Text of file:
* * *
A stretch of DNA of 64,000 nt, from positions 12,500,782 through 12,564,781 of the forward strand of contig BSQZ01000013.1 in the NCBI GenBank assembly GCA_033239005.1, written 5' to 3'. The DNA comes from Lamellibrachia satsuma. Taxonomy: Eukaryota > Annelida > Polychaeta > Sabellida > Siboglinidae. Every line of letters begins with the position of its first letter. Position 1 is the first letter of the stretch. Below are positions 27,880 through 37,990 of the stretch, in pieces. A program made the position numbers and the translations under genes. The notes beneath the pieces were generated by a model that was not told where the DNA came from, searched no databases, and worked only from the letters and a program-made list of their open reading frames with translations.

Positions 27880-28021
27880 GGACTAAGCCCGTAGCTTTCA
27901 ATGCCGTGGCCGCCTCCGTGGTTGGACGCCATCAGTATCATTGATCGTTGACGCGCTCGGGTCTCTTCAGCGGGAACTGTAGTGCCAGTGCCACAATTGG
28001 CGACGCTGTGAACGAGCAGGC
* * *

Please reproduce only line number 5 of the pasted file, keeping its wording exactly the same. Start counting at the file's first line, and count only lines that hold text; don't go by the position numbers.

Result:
28001 CGACGCTGTGAACGAGCAGGC